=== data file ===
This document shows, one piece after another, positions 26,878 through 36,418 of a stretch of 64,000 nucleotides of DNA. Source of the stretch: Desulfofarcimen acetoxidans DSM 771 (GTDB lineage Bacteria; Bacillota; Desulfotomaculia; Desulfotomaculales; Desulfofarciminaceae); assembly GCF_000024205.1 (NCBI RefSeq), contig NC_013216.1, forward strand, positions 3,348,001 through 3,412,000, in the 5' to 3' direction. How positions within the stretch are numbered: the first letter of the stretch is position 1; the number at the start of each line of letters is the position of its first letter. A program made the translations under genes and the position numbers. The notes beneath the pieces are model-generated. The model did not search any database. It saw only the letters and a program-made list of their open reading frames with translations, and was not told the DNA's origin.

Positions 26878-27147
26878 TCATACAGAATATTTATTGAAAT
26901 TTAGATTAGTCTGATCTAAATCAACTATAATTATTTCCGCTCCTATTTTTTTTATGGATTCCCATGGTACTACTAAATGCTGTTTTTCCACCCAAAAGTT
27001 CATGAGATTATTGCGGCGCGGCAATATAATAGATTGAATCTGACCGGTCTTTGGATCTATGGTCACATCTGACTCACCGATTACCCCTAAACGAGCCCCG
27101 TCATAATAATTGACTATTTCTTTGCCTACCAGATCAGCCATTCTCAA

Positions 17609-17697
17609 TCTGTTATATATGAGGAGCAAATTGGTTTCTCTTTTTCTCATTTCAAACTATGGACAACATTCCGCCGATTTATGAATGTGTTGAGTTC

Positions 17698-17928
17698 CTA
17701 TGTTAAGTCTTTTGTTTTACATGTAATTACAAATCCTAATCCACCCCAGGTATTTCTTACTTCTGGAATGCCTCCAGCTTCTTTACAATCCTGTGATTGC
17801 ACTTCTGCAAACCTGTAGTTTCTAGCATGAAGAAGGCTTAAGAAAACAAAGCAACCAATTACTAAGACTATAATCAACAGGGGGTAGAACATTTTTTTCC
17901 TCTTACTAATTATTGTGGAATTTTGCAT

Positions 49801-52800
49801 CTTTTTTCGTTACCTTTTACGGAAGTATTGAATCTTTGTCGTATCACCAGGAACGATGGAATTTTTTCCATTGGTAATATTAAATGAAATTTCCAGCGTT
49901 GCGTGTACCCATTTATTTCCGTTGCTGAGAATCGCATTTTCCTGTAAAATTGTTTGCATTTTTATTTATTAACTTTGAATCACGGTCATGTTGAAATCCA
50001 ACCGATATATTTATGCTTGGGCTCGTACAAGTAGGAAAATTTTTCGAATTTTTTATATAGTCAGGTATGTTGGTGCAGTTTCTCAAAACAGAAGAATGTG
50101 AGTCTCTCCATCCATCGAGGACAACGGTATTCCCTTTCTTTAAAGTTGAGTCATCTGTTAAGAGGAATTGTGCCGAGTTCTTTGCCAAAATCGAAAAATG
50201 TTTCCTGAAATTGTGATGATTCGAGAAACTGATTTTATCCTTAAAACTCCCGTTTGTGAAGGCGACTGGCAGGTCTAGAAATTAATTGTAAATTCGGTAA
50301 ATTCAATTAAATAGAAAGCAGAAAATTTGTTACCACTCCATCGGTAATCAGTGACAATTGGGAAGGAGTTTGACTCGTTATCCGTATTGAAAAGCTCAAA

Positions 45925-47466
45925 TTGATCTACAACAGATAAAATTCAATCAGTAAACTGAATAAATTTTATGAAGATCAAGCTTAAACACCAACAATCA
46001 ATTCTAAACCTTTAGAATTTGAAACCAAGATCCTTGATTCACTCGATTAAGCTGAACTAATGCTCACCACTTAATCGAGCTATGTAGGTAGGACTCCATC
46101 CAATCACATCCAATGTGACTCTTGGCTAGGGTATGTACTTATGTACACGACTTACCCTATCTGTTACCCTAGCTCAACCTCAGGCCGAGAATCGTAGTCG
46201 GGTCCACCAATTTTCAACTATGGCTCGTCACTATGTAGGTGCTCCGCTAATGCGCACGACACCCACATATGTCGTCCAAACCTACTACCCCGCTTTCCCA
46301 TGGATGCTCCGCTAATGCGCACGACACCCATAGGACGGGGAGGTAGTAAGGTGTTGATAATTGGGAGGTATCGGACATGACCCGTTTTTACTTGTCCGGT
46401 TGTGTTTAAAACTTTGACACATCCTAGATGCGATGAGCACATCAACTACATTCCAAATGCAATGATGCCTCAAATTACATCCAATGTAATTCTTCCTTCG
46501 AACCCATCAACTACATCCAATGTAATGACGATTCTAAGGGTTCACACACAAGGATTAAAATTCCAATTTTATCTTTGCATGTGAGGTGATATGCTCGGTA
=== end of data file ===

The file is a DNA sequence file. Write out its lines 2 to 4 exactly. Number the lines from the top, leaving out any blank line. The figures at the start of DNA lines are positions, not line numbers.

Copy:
Positions 26878-27147
26878 TCATACAGAATATTTATTGAAAT
26901 TTAGATTAGTCTGATCTAAATCAACTATAATTATTTCCGCTCCTATTTTTTTTATGGATTCCCATGGTACTACTAAATGCTGTTTTTCCACCCAAAAGTT